Diary Of A Madman (Legacy Edition)
REVIEW BY: Ben McVicker
ORIGINALLY PUBLISHED: 09/21/2011
Having outlined the backstory to the Legacy Edition remasters and offered some comments on the alternative ‘deluxe’ package in my review of Blizzard Of Ozz, I will refrain from repeating them here. And rightfully so: Diary Of A Madman is far and away Ozzy’s best solo album, and deserves more than a few words of praise.
Released within a year of Ozzy’s solo debut, Diary Of A Madman is a significant step forward in every way. While Blizzard was a bit loose around the edges and had the jammier feel of a new band finding its roots, Diary is a more complex and engaging affair: half the songs run over five minutes in length, Rhoads, Daisley, and Kerslake have a tighter chemistry, and Ozzy turns in his best vocal performance since 1975’s Sabotage during his time with Black Sabbath.
There is a remarkable diversity of tracks here for an Ozzy Osbourne record. “Over The Mountain” kicks things off with a bang. Rhoads offers some furious riffing on this one, yet has the musical sensibility to back off and allow for a poppier, melodic chorus. “Flying High Again” features some of his best soloing, and the enhanced, freshly-restored drumming from Lee Kerslake adds a new dimension of heaviness to things, decorating each verse with a flurry of hits. “Tonight” remains Ozzy’s best ballad, far superior to the overplayed “Goodbye To Romance” in this reviewer’s opinion. “Diary Of A Madman” meanwhile, represents the artistic peak of what Ozzy would achieve in his solo career. Rhoads switches seamlessly from a now trademark eerie acoustic phrase, to an evil, distorted riff, with things winding down in an epic conclusion featuring strings and a full-blown choir.
The question is, what has changed with this latest 2011 release?
As far as the studio album goes, not much. Much like the Legacy Edition of Blizzard, it’s got a bit more bite than the 1995 remasters, with the rhythm section being the greatest beneficiary. “Little Dolls” is especially nice. Daisley travels around the fretboard with subtle but clever fills, and Kerslake adds his own touch to things while holding down a nice groove. Likewise, I hadn’t remembered “S.A.T.O.” being so driven by the drums and bass. It’s a pity that Rudy Sarzo and Tommy Aldridge are still credited in the liners (Daisley and Kerslake were fired shortly after the album’s recording, before its release), but hardly surprising, given the icy business relationship between Sharon Osbourne and her husband’s former bandmates.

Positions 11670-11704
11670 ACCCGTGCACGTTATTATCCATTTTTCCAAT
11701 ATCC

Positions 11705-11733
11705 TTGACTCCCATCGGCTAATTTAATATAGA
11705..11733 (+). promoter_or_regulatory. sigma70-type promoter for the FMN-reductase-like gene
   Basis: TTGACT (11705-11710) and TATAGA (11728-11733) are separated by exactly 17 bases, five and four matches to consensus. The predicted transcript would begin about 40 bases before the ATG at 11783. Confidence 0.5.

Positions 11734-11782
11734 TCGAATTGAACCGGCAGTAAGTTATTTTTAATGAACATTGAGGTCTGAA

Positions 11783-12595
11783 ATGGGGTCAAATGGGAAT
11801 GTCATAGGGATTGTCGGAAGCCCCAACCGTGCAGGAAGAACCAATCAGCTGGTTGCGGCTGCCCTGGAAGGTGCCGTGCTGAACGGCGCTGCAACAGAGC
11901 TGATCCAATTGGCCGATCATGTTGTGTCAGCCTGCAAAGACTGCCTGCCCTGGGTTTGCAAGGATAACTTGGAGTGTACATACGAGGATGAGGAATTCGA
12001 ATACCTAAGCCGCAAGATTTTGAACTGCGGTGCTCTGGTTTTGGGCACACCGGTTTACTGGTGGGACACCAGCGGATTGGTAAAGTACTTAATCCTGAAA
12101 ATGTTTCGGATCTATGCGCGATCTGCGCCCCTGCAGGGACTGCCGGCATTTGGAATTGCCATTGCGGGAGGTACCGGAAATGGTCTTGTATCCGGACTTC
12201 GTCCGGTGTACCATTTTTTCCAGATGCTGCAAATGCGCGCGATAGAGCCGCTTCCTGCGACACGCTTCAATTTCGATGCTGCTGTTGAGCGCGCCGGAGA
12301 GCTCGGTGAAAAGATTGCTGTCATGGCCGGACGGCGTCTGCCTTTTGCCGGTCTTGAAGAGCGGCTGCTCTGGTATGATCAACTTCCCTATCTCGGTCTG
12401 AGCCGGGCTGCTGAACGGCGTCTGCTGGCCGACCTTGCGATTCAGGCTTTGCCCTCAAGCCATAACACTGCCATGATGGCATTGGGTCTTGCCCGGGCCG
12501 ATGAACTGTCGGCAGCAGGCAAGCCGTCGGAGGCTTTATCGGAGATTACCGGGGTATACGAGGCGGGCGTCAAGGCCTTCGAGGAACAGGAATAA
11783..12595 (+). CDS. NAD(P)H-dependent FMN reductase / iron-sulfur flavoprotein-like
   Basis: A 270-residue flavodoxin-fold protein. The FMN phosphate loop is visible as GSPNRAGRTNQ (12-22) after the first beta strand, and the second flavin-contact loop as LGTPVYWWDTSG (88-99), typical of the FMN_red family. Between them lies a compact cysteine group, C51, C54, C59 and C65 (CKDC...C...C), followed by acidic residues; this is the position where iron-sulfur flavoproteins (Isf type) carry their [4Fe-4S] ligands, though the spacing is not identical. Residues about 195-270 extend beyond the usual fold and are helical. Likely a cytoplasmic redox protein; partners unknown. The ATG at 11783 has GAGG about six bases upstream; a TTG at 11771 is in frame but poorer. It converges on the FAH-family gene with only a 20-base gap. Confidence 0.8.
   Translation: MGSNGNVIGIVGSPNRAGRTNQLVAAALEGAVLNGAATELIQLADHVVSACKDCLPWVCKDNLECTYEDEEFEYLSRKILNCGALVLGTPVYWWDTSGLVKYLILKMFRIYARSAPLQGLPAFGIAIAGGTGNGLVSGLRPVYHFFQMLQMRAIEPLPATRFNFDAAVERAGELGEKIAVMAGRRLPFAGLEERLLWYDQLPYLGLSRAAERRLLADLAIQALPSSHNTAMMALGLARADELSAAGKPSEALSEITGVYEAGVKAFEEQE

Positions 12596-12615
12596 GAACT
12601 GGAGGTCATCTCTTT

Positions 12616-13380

In terms of extras, it’s a slightly better deal than the Blizzard one. Although there aren’t any studio outtakes or the like, you do get a bonus disc simply entitled Ozzy Live. No info is given regarding the date or location of its recording, save for its being in the later stages of the Blizzard Of Ozz tour (the rhythm section was composed of Aldridge and Sarzo by this point). Rhoads is fantastic, as one would expect – did the man ever have an off night during his short time in the spotlight??
It’s a solid performance by the band, and yet there’s something unsatisfying about the live disc. In addition to being quite ‘cleaned up’ (the audience is rather distant in the mix, almost as if on a backing track) the show’s inclusion seems a bit lazy and redundant. Ozzy’s classic live album with Rhoads, Tribute (1987) has a much better vibe and features the same setlist as Ozzy Live. In fact, Tribute has the same setlist and then some, with three more tracks. Ozzy Live will be mere a footnote in the man’s discography, as even the six-song live EP Just Say Ozzy (1990) had a greater punch and atmosphere to it.
As with the Legacy Edition of Blizzard Of Ozz, I have mixed feelings assigning a grade to this latest packaging of Diary Of A Madman. The original is an A- in my books, and with the slightly improved sound, I have no qualms giving the album a solid A rating as it is Ozzy’s best solo effort. As for the value of the package, though, I have trouble recommending the Legacy Edition to anyone who already has the original recording or the 1995 release. The lack of bonus tracks and the humdrum Ozzy Live disc just aren’t worth the price of admission for longtime fans.